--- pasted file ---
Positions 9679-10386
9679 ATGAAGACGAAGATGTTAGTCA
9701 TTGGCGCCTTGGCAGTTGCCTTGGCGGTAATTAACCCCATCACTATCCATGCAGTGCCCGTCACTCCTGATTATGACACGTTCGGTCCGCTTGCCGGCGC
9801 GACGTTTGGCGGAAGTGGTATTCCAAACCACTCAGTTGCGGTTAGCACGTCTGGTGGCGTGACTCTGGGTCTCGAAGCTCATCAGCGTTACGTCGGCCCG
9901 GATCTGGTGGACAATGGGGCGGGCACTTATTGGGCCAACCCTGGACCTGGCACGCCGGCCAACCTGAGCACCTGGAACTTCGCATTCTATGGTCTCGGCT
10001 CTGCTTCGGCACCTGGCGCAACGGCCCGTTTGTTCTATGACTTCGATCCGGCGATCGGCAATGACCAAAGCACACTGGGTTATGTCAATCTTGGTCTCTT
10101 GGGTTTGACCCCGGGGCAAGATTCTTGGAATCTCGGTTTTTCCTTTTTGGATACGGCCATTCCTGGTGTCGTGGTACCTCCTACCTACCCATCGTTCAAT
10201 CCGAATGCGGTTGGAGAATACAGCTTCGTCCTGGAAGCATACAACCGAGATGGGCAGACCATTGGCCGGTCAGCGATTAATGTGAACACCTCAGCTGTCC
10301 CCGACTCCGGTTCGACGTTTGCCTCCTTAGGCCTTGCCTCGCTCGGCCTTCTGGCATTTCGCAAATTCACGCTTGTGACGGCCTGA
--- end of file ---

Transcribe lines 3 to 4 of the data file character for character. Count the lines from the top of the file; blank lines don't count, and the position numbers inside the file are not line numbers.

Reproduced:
9701 TTGGCGCCTTGGCAGTTGCCTTGGCGGTAATTAACCCCATCACTATCCATGCAGTGCCCGTCACTCCTGATTATGACACGTTCGGTCCGCTTGCCGGCGC
9801 GACGTTTGGCGGAAGTGGTATTCCAAACCACTCAGTTGCGGTTAGCACGTCTGGTGGCGTGACTCTGGGTCTCGAAGCTCATCAGCGTTACGTCGGCCCG